Archie Hind: Author of 'The Dear Green Place'

Click to follow
The Independent Online

Archie Hind was a self-taught writer whose first and only novel, The Dear Green Place (1966), published when he was 38, achieved international recognition after winning prizes sponsored by both the Guardian and the Yorkshire Post. More than 40 years after its publication he was still widely known and respected in his homeland, though his natural decency and graciousness always helped to underpin his literary reputation.

Archie Hind was born on the brink of the hungry Thirties into poverty in Glasgow, his father working for over 50 years on the railways. The young Archie, his mother and siblings had to flee their home due to his father's brutality, violence which often saw the boy being unable to wash in the local public baths, so severe was his bruising.

The family reunited but only after Archie and his brother John, later a slaughterman, had made it plain to their father that they would return his blows if necessary. Leaving school at 14, Archie became a runner in a local engineering works, one of several jobs undertaken before conscription into the Army. He served in Singapore and Ceylon during the Second World War.

He then worked at a number of jobs, including trolley-bus driver and slaughterman's labourer. The breakthrough came when he attended Newbattle Abbey, a college for those with talent but few qualifications, whose principal was the poet Edwin Muir.

Fired by an idealistic passion to produce perfection, Archie Hind and his close friend Alasdair Gray worked long and hard to produce novels on much the same theme – tales of working-class men struggling against enormous odds to create excellent art. Soon Hind was to produce The Dear Green Place and later Gray the even more roundly acclaimed Lanark (1981) – both novels now being seen as among the finest of their genre to come out of Scotland.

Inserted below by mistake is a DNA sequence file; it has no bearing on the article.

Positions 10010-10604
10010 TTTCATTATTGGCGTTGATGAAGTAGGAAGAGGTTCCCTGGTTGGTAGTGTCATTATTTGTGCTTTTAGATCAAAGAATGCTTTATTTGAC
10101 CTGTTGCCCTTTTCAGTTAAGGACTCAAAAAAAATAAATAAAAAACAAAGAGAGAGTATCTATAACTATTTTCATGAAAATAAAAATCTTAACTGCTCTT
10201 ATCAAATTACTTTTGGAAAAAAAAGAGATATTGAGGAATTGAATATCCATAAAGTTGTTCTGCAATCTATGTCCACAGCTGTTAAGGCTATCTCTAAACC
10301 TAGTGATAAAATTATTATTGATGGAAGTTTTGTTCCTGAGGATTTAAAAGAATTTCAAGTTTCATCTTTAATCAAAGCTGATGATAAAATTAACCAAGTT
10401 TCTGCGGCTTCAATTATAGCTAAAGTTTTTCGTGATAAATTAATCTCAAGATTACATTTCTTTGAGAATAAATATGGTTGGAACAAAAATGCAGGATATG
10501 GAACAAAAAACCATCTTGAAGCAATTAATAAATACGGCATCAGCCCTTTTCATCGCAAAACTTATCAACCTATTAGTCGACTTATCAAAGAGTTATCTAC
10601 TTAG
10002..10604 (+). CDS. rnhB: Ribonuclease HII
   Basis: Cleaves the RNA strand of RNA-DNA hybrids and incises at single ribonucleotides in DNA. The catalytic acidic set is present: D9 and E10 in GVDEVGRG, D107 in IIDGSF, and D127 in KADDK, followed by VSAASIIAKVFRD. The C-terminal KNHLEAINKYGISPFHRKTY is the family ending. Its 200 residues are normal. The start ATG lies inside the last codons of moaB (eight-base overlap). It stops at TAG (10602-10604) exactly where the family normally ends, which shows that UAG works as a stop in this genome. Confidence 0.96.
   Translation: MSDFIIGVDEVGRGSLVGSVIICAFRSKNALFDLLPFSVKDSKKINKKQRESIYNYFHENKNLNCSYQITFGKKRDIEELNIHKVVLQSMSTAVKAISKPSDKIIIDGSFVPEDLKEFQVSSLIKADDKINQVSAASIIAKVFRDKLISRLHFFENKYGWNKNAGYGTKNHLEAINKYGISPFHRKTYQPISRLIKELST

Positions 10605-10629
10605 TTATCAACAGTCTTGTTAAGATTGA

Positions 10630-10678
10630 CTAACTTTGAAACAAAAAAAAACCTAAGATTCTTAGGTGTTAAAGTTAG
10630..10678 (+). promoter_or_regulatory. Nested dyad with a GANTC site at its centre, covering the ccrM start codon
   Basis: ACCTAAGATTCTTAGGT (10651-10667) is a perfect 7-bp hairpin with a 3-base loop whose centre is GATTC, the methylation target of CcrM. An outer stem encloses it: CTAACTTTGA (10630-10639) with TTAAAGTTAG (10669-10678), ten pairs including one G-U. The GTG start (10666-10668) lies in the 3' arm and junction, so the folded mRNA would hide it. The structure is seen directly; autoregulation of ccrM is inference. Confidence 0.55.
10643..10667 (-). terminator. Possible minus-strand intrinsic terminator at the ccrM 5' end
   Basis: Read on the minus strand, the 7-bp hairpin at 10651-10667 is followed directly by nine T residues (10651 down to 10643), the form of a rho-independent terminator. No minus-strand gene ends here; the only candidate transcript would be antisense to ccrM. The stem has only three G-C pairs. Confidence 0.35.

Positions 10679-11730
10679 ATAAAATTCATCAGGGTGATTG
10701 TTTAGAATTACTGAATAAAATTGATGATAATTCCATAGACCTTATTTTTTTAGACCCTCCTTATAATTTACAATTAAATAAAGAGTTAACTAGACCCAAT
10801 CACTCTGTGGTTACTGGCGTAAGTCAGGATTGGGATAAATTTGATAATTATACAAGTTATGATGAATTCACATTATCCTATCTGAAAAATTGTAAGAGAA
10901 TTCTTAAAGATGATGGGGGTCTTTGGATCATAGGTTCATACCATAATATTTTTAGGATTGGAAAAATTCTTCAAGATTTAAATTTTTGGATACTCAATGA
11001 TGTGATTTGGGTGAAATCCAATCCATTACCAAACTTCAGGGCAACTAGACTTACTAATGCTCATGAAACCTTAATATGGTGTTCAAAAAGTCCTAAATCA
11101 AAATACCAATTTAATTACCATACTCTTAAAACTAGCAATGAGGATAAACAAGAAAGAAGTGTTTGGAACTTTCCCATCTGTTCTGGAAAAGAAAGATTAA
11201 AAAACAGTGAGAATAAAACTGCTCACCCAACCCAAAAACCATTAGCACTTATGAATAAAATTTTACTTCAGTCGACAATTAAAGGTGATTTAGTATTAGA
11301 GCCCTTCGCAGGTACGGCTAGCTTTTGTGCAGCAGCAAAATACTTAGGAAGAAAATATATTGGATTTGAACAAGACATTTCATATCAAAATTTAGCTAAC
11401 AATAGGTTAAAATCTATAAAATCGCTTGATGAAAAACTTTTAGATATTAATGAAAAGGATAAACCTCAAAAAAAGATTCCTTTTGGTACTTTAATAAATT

Hind was cursed with a nagging self-doubt, however, and unlike Gray failed to capitalise on his talent. He spent much of his subsequent life in relative poverty, working at one stage as a copy-taker for the Daily Mail and then the Press and Journal.

In later life Hind achieved a little recognition, becoming Aberdeen's first writer in residence and being commissioned to write 10 plays and a number of short stories , none of which is known to have survived. He also worked intermittently as a journalist and reviewer of books and plays

His private life was hard, if rewarding, and he was happily married to Eleanor (whom he sometimes cheekily referred to as his "first wife") who bore him three sons and two daughters. Their son Gavin was killed in a car accident as a youth.

Music was Archie Hind's passion. He played a huge variety of instruments and was even able squeeze some jazz out of a penny-whistle. Some of his happiest times were spent cruising on his nephew Donald's charter trawler The Leader, where he would entertain fellow passengers with his quiet charm.

His last weeks were made more bearable by the news that his great novel The Dear Green Place is to be reprinted, along with snippets from his uncompleted second novel, Fur Sadie, and a selection of his other works. The collection is due to be published in March.

Maxwell MacLeod

Archie Hind, writer: born Glasgow 3 June 1928; married Eleanor Slane (two sons, two daughters, and one son deceased); died Glasgow 21 February 2008.